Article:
My current trilogy of novels is in the steampunk/sci-fi genre. One of the fascinating aspects of writing in this genre is when you imagine yourself as part of Victorian culture with the social morals and customs of this age that has come and gone, but with advanced technology that is based upon the idea that the steam engine was the driving force behind all the technology instead of the combustion engine or solid state electronics. The result is a technology that is rich in the ornate decor of Victorian England, combined with fanciful inventions and the introduction of modern cultural ideas against the backdrop of more old-fashioned morals. It makes for a rich writing environment.
How might the true Victorians have viewed their future and what sort of inventions could they have imagined to come along to enhanced their lives? Remarkably, I spotted a group of vintage French Victorian postcards created between 1899 and 1910 that depicted what life might be like for the then current day Victorians in the year 2000. I found the answer to this question to be both quaint and intriguing.
We take mechanized farming for granted in the 21st century, but during Victorian times, the concept of machines handling the heavy lifting of the farmer must have been straight out of science fiction. I think that this concept is fairly close to the reality that we live today, although the postcard looks much prettier than what is now the real thing. Notice that the farm is laid out as if it was still being worked by hand, but with the machines added in as more an after thought. A far cry from today’s farming techniques.
Thanks to the Apple iPhone, real time face to face phone conversations are now growing to be more commonplace around the world. This marvel of present day science was once just a glimmer of an idea. Notice that in the postcard, technology that was common during that time period is depicted and slightly altered to give the new way of communicating its life. While their imagining was larger than our present day phones, I have to say that their way was a bit more grand and picturesque.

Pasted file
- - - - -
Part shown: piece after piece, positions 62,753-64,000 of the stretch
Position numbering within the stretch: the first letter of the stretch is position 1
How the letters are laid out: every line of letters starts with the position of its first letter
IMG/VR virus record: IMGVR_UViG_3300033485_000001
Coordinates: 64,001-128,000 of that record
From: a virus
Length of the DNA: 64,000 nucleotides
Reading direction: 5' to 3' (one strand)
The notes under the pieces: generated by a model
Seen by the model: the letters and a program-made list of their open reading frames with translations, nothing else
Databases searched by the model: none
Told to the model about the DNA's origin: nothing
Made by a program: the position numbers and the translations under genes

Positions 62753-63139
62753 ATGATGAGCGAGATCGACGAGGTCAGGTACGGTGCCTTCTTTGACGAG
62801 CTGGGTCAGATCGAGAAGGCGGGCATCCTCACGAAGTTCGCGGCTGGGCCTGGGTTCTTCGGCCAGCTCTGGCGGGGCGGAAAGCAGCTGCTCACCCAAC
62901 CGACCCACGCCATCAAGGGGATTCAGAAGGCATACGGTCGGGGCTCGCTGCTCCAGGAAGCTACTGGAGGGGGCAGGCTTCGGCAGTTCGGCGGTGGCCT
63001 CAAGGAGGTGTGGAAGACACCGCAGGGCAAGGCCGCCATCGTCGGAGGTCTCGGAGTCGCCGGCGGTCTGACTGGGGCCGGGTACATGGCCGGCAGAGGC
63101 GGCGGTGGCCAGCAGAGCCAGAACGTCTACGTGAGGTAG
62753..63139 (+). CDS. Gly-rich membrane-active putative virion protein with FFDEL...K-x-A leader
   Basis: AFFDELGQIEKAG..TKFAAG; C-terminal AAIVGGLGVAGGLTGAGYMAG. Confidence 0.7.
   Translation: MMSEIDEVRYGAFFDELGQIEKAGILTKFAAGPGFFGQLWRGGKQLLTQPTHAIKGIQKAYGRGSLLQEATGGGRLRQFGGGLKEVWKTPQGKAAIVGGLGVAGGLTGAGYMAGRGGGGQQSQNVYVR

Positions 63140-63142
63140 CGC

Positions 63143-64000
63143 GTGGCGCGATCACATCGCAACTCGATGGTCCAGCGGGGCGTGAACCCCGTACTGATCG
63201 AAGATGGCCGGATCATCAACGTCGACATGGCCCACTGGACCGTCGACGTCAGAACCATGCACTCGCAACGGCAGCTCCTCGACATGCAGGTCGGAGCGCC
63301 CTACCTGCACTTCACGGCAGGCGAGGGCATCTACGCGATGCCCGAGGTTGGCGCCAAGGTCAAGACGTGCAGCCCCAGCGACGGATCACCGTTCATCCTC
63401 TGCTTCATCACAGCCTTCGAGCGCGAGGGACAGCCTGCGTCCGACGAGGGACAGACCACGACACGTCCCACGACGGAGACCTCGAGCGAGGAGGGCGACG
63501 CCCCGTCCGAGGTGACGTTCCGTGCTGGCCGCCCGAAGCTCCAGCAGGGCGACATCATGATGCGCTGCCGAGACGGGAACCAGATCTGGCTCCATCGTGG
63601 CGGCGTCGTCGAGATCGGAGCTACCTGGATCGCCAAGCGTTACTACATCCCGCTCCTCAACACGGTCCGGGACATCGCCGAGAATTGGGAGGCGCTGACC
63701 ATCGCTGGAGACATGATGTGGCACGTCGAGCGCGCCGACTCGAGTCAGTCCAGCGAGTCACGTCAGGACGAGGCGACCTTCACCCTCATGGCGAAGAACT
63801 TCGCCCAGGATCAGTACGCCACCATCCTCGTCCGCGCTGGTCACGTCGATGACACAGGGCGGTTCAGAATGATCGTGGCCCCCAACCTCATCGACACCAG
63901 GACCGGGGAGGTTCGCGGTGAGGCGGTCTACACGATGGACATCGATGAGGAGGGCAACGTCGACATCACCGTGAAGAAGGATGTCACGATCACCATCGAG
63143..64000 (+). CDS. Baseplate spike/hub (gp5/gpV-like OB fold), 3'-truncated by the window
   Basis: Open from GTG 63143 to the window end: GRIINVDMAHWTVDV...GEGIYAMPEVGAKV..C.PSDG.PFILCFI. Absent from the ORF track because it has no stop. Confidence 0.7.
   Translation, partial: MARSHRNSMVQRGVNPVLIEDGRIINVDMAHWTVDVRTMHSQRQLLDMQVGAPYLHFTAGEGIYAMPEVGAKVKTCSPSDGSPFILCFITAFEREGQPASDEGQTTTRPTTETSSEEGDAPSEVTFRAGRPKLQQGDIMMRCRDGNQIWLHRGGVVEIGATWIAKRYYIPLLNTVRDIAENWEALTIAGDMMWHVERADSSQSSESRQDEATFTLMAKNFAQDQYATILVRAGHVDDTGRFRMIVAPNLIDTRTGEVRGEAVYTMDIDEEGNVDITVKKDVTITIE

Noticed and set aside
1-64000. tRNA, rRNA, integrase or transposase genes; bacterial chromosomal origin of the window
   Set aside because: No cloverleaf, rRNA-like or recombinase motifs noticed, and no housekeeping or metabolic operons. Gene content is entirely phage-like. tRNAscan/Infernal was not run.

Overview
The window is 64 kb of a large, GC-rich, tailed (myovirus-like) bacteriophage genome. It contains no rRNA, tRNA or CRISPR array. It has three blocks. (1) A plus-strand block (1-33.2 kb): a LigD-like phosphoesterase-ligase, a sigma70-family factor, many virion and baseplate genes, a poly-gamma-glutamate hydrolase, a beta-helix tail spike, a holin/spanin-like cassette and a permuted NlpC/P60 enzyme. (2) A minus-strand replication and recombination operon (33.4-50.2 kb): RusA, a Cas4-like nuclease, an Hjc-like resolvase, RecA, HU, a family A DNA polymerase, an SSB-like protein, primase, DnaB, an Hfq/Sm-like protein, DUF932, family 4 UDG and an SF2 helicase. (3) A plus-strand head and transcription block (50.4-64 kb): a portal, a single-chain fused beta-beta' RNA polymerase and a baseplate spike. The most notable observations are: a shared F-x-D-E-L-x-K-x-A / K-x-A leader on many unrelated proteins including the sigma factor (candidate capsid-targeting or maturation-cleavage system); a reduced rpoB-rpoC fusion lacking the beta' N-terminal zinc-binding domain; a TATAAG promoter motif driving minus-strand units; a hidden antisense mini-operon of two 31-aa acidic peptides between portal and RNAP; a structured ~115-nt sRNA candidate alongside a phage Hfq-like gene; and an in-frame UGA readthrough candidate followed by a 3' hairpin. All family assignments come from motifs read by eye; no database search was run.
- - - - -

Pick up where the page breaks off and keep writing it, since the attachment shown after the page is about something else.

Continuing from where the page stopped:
Thankfully, we of the 21st century have not automated the barber shop, but I love the octopus armed machine that this artist had imagined. This industrial machine is front and center in the shop, and I can see it going out of control like in a B rated horror movie.
Electric scooters, mopeds and other small wheeled vehicles are commonplace today. I am sure I’m not the only woman to have to dodge a child speeding through the park on a motorized or electric skateboard. Here the Victorian artist took the common scene of ice skaters and took it to the next level of technology. The idea that the wheels would allow the skaters to go other places than a rink might not have occurred to him since at that time all skating took place on ice only. I love the guy in the background who took a fall. That would be me at the skating rink!
Move over Captain Nemo, here is a Victorian vision of how to power a submarine before the age of the combustible engine or nuclear power. Looking at this image, I wonder how the artist thought that the future Victorians might capture and train these giant denizens of the deep to carry their underwater ships?
Of the entire group, this is my favorite Victorian image. That of the Zeppelin French Air Force in battle. The Zeppelin is one of the more consummate symbols associated with the steampunk genre. Even in Victorian times, it was a symbol of power and state of the art technology.
Finding images from the past is certainly inspiring and these antique postcards are certainly helpful if you are interested in writing in the steampunk genre.